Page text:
The pension fund Algemeen Burgerlijk Pensioenfonds (ABP), in which all UvA employees participate, is going to end all investments in fossil fuel producers (oil, gas and coal). ‘Fossil fuel companies are no longer the future.’
The ABP, one of the largest pension funds in the world, currently has 15 billion euros invested in fossil energy producers, almost three percent of its total invested assets. By the first quarter of 2023, ‘the majority’ of it will be sold. ‘However, a part of the investment portfolio cannot be sold so quickly,’ ABP spokesperson Asha Khoenkhoen says. ‘Given the promise of preserving returns to our participators, we need to find the right time for it. Listed companies can be sold quickly, but less liquid ones are more difficult to sell. We are taking our time.’
Nathan van Kleij says that the UvA Fossil Free action group, which received almost 1,100 signatures from UvA employees on a petition, is overwhelmed by the news. ‘We heard through the grapevine that steps were being taken in the right direction within ABP, but we didn’t expect the full de-investment out of the fossil industry.’
Until recently, ABP’s policy was to maintain investments in fossil companies in order to exert influence. But the recently published reports by the International Energy Agency (IEA) and the UN climate panel (IPCC) have turned the tide, according to ABP. ‘There have been reports from these bodies in the past, but the most recent ones are very alarming and show that a radical change is needed. Fossil fuel companies appear to be unable to make that change fast enough,’ Khoenkhoen says.
This is a marketing ploy, according to Van Kleij. ‘That the urgency has suddenly dawned on ABP is nonsense. I think we owe it mainly to action groups like ABP Fossielvrij, who have been fighting for this for years. Moreover, we’ve recently have threatened to sue ABP. We all know how that ended for Shell.’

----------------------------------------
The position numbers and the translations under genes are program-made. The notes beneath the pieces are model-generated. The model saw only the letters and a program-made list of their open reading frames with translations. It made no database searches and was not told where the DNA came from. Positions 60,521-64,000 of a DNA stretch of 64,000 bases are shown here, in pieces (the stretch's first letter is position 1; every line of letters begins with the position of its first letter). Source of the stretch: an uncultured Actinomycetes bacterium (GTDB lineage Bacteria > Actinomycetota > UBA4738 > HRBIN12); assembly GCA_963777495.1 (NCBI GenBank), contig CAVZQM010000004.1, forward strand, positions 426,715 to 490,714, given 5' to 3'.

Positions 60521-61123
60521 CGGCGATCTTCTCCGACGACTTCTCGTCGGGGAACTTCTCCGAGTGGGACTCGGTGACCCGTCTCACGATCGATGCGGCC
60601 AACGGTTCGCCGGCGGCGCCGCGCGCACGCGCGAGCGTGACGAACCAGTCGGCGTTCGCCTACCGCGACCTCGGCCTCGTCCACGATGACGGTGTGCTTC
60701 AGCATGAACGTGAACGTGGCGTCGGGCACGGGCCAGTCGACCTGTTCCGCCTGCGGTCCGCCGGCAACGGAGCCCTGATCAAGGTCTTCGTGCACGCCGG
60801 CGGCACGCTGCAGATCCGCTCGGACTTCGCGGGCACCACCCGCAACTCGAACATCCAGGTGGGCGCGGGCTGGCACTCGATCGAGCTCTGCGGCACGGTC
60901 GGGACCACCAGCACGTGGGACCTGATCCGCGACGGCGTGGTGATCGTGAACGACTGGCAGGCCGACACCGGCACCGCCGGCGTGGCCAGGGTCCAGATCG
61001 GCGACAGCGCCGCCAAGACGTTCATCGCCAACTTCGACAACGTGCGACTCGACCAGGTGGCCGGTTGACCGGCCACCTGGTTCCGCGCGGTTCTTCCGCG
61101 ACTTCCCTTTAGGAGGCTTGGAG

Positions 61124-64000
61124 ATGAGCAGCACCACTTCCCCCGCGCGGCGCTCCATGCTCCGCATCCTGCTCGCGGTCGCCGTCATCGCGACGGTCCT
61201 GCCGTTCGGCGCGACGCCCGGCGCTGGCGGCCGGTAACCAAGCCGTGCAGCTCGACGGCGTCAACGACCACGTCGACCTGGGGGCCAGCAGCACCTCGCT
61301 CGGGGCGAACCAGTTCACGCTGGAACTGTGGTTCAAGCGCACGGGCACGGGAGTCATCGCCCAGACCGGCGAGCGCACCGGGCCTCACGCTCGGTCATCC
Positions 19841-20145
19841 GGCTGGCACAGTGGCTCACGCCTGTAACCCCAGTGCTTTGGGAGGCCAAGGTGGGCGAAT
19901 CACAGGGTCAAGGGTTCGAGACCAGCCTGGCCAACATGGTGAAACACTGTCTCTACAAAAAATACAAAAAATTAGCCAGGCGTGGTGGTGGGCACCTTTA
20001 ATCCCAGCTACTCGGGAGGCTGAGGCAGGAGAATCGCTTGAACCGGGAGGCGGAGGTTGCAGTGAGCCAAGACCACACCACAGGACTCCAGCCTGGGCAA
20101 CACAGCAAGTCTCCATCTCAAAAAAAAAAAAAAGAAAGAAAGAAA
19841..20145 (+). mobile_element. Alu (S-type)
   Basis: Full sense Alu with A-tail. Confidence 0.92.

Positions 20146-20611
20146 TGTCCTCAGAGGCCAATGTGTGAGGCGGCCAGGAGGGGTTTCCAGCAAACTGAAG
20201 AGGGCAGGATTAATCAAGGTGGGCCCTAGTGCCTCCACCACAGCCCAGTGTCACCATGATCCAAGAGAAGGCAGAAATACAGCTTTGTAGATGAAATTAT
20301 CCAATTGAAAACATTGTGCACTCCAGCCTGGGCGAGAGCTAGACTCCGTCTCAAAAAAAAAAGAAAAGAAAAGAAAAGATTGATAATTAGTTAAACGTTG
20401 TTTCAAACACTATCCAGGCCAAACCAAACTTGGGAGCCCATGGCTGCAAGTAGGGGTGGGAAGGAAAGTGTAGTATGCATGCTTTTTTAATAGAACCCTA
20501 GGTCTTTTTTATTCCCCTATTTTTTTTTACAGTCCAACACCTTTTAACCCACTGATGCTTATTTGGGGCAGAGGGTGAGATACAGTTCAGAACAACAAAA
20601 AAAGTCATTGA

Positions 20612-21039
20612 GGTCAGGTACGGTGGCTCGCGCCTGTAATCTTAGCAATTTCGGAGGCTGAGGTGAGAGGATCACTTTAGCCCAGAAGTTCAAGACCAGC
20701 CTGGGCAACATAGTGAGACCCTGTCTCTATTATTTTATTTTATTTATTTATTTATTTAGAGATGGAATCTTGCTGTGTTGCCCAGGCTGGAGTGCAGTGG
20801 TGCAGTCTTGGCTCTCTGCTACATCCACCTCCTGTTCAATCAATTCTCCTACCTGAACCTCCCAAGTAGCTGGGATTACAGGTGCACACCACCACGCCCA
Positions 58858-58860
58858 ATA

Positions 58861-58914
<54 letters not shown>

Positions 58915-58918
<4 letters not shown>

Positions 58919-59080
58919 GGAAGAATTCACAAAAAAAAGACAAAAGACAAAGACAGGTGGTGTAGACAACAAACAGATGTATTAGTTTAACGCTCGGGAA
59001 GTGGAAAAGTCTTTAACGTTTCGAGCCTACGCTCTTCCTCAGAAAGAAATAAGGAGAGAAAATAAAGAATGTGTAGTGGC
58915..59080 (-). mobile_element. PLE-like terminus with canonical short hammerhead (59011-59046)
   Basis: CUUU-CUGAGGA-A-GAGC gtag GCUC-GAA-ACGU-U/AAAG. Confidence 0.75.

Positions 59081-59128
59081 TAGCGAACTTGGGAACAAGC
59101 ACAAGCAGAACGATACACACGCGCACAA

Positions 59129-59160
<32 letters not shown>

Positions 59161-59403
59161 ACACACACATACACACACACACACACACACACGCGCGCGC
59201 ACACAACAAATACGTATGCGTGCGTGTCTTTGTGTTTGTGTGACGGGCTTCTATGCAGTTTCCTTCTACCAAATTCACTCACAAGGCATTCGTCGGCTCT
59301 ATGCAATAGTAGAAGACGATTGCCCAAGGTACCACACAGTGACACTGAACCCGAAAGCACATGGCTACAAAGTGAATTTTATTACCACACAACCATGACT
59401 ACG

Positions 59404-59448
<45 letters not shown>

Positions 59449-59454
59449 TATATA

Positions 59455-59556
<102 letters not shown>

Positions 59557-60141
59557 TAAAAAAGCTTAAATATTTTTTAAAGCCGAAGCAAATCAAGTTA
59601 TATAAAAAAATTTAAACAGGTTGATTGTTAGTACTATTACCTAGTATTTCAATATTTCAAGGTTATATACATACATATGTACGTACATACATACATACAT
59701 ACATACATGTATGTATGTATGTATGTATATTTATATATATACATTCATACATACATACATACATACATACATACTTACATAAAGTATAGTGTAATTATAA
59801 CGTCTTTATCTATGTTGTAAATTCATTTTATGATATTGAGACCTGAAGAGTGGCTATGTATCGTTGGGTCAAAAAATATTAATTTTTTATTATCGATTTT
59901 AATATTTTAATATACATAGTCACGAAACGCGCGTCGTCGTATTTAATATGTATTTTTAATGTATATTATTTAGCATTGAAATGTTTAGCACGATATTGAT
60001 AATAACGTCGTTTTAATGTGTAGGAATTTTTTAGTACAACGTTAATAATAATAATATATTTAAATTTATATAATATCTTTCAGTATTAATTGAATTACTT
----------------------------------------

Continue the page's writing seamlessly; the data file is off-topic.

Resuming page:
The question is what happens next. The ABP emphasizes that the investments in producers of fossil energy will be terminated, but investments in companies that are major consumers of, for example, coal or oil, will not be affected for the time being. Van Kleij fears that the money will still flow indirectly to the oil giants via those investments.
According to Khoenkhoen, the 15 billion that has now been released will not go to companies that use a lot of fossil fuels, although she cannot give any guarantees. ‘We want to put these millions mainly into renewable energy: solar panels, wind farms, and startups in the field of sustainability. After all, fossil fuel companies are no longer the future, so there is a risk attached to these investments. We want to allocate our money to companies that do have a future.’
Ties with Shell
Van Kleij emphasizes that this is not the end of the story. There are more issues than just the pension fund, he says. ‘For example, Fossil Free NL believes that universities shouldn’t have ties with companies like Shell. As UvA Fossil Free we haven't taken a position on this yet, but I think it's a good idea to take a closer look at the financial ties between universities and fossil industries, and their mutual influence on each other.'
What the UvA's ambitions are in terms of fossil energy and sustainability is unclear, according to Van Kleij. The UvA has taken a back seat in the campaign for a fossil-free pension, Van Kleij believes.
However, the Association of Universities, of which the UvA is a member, did set up a committee to advise ABP on socially responsible investment.